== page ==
Volvo Cars has started production of its all-new XC60 mid-size SUV in Sweden.
The new model left the factory 90 years to the month after the first-ever Volvo, the ÖV4, saw the light of day on April 14, 1927. This first Volvo sold a total of 275 vehicles in its lifetime, which was modest even in those days.
The new XC60 replaces one of the best-selling models in Volvo’s 90-year history, and a favourite of mine. Volvo’s original XC60 became a phenomenon, with climbing sales every year since it was introduced in 2008. Seven years after it was revealed, it became the bestselling premium mid-sized SUV in Europe, and in its ninth year it is still the best seller.
The current XC60 today represents around 30 per cent of Volvo’s total global sales, and this month the number of original XC60s produced will surpass 1,000,000.
“Volvo is very proud of its history. The past 90 years have been exciting, but the 10 years left until the 100-year anniversary may come to be more exciting as industry focus shifts to autonomous driving, electrification, and connectivity,” says Håkan Samuelsson, chief executive of Volvo Cars. “The new XC60 is in many ways the embodiment of these trends.”
The new XC60 is one of the safest cars ever made and offers the latest in safety technology, including the new ‘Oncoming Lane Mitigation’ system, which uses Steer Assist to help mitigate head-on collisions.
Volvo’s semi-autonomous driver-assistance system, Pilot Assist, which takes care of the steering, acceleration, and braking on well-marked roads up to 130km/h, is available in the new XC60 as an option.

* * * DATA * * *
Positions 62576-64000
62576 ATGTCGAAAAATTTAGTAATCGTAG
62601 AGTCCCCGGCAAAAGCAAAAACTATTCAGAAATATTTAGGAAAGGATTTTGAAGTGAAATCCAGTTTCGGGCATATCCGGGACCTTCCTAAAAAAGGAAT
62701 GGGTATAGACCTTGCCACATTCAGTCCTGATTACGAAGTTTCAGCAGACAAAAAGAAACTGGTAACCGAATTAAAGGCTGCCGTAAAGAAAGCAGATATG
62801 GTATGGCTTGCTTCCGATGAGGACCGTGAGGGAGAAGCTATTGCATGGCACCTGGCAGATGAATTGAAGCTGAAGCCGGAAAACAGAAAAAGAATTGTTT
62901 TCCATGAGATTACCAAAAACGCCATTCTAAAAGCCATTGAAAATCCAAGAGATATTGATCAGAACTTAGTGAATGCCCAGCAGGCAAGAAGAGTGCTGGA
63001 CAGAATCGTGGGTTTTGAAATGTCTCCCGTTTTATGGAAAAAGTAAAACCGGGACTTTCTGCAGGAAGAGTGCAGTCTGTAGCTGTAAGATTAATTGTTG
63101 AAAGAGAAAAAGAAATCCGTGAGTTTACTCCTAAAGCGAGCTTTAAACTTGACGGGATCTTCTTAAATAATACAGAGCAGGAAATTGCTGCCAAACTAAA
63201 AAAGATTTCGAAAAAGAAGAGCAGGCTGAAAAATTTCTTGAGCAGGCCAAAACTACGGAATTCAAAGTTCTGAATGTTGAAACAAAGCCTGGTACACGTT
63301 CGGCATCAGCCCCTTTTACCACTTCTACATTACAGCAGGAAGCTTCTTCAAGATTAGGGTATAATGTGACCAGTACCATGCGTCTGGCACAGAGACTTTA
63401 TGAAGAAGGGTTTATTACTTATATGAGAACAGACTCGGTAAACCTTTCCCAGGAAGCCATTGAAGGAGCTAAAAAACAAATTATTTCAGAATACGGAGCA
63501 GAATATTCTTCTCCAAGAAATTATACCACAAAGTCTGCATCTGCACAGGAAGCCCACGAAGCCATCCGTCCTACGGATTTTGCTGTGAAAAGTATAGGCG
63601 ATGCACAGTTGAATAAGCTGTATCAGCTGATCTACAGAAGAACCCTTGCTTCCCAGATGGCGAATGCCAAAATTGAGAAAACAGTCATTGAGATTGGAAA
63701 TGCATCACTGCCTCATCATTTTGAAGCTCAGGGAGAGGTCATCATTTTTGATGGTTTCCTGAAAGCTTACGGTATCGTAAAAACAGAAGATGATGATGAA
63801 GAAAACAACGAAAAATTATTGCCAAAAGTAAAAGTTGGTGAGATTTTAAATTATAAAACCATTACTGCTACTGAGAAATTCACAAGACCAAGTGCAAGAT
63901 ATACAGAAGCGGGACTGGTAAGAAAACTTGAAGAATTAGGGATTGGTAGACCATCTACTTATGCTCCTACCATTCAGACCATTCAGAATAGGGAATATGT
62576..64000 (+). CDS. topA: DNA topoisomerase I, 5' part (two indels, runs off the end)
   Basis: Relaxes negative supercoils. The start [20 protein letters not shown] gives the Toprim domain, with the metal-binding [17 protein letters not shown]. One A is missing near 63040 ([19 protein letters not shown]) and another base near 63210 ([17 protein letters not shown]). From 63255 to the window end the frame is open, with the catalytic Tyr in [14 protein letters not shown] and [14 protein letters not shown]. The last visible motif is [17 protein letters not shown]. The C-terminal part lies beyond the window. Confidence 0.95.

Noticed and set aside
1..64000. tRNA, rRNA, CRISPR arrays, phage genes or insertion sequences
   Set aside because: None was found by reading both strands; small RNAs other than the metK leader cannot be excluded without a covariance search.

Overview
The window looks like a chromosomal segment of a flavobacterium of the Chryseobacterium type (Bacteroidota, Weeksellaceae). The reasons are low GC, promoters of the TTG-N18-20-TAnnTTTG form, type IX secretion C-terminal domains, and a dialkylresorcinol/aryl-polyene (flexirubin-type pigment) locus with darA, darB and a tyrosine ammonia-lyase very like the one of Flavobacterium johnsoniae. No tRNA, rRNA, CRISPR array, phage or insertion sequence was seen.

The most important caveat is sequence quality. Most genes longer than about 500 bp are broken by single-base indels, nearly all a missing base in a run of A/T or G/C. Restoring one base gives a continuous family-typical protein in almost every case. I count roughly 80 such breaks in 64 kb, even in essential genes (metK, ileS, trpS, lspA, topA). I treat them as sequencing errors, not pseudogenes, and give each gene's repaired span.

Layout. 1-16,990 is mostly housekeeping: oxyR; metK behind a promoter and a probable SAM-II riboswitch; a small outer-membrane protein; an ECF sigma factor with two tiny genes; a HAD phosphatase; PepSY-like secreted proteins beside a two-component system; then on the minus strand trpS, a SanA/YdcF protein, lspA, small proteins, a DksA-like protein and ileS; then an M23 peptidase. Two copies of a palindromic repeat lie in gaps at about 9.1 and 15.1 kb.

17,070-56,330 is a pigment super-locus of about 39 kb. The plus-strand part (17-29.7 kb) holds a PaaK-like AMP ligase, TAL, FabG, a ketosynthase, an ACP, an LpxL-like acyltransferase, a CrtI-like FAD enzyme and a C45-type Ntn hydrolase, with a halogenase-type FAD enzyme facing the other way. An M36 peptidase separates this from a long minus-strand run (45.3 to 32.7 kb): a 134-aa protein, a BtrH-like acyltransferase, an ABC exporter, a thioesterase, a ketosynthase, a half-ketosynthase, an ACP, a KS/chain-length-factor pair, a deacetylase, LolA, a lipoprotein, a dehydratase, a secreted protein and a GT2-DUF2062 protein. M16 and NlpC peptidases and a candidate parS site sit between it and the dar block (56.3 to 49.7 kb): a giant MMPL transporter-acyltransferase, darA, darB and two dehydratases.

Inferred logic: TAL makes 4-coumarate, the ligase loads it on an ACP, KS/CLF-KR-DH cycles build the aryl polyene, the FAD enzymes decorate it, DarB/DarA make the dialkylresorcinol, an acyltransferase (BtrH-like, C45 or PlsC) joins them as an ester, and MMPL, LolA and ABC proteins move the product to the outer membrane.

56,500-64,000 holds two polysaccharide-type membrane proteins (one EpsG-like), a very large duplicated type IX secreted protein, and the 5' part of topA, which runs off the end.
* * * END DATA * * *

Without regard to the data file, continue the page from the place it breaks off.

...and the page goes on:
With the new XC60 now on the market and gradually becoming available for order to markets across the globe, Volvo is set for another record year of sales in 2017.
Volvo’s founder, Assar Gabrielsson, saw an opportunity for car manufacturing in Sweden after having observed the growing auto industries in the US and Europe from his position within sales at the Swedish ball bearing maker SKF, a supplier to the car industry.
Pointing towards Sweden’s readily accessible steel, cheap labour, and skilled engineers, he managed to convince SKF to invest in a spin-off car business called AB Volvo.
The first mass-produced Swedish car was quite a conventional vehicle, with elements of American car design, a wooden frame made of ash and beech, a 1.9-litre side-valve engine and artillery wheels with wooden spokes.
And only one colour combination was available: dark blue with black fenders. Despite all these changes during the past 90 years, Volvo claims that one thing has remained the same: the company’s commitment to making the world’s safest cars.